Intel Corp. surprised investors with higher-than-anticipated second-quarter earnings, aided by strength in PC-related sales as Chief Executive Pat Gelsinger moves swiftly to orchestrate the chip-giant’s turnaround amid a global semiconductor shortage.
Intel said second-quarter sales and profit were broadly flat from a year earlier at $19.6 billion and $5.1 billion, respectively. Wall Street on average expected sales of $17.8 billion and a $4.2 billion profit, according to analysts surveyed by FactSet.
“The digitization of everything continues to accelerate, creating a vast growth opportunity for us and our customers across core and emerging business areas,” Mr. Gelsinger said in a statement Thursday.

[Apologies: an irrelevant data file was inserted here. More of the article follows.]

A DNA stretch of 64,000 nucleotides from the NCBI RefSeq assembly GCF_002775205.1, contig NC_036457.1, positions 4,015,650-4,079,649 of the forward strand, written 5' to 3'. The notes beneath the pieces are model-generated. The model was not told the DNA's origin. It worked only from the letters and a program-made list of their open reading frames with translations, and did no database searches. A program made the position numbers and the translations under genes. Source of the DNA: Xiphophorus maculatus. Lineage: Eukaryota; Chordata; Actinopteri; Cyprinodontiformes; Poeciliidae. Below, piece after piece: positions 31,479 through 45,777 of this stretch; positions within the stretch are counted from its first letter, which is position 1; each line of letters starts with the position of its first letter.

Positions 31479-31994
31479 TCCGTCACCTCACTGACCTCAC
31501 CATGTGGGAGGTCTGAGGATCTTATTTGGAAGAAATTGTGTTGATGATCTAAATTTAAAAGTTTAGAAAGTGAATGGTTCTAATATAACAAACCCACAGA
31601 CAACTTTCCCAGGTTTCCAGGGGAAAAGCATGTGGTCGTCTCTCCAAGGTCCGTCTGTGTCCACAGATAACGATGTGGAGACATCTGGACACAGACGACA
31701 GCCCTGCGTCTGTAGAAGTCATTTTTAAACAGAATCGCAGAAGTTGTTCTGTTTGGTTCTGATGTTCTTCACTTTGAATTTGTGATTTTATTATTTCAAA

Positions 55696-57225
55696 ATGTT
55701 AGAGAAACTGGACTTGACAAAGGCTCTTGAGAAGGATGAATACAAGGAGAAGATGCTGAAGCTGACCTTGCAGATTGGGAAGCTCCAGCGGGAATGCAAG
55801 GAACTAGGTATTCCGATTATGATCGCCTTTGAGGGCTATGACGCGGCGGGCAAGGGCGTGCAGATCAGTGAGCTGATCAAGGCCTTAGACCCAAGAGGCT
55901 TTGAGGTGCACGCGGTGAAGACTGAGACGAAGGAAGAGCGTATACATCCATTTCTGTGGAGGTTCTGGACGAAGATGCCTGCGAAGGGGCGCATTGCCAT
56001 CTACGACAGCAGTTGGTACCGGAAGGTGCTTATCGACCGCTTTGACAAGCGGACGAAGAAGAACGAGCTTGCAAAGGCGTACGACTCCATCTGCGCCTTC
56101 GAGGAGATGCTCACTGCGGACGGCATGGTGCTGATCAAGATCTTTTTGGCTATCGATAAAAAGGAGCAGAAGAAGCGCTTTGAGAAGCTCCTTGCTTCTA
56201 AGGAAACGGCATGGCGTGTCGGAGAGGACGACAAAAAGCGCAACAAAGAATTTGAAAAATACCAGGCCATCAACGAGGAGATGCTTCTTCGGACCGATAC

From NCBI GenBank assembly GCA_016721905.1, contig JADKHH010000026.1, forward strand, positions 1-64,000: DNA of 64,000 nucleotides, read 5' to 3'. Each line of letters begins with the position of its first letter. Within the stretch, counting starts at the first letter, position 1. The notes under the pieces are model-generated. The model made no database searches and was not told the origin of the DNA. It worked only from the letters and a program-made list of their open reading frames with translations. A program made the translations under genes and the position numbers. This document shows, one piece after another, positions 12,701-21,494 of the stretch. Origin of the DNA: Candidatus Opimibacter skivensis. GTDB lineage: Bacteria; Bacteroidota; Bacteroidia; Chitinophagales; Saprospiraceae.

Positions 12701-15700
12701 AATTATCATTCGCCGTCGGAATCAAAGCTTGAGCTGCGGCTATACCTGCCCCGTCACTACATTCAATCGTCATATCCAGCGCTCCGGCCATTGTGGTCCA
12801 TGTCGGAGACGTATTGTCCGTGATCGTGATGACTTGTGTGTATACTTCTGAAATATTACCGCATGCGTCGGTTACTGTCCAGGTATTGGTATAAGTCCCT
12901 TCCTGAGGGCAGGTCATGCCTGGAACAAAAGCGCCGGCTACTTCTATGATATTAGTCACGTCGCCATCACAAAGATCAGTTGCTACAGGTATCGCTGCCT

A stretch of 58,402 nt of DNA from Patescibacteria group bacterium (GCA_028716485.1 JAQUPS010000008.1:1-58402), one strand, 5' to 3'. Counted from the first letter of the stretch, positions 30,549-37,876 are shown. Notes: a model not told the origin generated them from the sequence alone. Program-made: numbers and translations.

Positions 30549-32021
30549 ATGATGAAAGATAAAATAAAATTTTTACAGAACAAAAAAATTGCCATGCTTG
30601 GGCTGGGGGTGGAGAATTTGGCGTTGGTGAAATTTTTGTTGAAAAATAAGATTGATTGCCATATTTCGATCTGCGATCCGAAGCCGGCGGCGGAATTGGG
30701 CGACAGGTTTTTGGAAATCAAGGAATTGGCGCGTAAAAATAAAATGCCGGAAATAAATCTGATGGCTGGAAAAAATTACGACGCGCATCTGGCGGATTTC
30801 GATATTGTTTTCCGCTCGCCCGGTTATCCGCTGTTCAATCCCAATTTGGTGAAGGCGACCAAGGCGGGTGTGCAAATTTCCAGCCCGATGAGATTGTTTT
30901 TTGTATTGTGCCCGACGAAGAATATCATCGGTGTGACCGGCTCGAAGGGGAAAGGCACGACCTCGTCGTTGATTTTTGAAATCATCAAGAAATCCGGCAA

Since he rejoined Intel in February, Mr. Gelsinger has committed to establishing a contract chip-making operation, announced major factory expansions and lured back talent to restore the Silicon Valley icon’s technology prowess. The company also is in talks to potentially buy GlobalFoundries for around $30 billion, The Wall Street Journal has reported, in what would be its biggest ever acquisition and a signal of how serious Mr. Gelsinger is in making Intel a merchant chip producer.
The moves come as demand for chips has been surging, leading to a global shortage and rising prices for some consumer gadgets.